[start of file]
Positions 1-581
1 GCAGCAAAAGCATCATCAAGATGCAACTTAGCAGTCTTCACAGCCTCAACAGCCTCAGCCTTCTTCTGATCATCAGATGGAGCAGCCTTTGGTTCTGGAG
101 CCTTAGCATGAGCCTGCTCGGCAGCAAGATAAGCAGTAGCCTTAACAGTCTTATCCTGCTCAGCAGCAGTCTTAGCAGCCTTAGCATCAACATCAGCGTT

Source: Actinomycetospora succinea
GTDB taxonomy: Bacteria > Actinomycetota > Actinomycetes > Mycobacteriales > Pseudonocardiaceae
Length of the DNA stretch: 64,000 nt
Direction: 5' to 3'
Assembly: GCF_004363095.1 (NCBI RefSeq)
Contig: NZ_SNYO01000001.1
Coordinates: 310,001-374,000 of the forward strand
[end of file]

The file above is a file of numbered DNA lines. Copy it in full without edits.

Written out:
Positions 1-581
1 GCAGCAAAAGCATCATCAAGATGCAACTTAGCAGTCTTCACAGCCTCAACAGCCTCAGCCTTCTTCTGATCATCAGATGGAGCAGCCTTTGGTTCTGGAG
101 CCTTAGCATGAGCCTGCTCGGCAGCAAGATAAGCAGTAGCCTTAACAGTCTTATCCTGCTCAGCAGCAGTCTTAGCAGCCTTAGCATCAACATCAGCGTT

Source: Actinomycetospora succinea
GTDB taxonomy: Bacteria > Actinomycetota > Actinomycetes > Mycobacteriales > Pseudonocardiaceae
Length of the DNA stretch: 64,000 nt
Direction: 5' to 3'
Assembly: GCF_004363095.1 (NCBI RefSeq)
Contig: NZ_SNYO01000001.1
Coordinates: 310,001-374,000 of the forward strand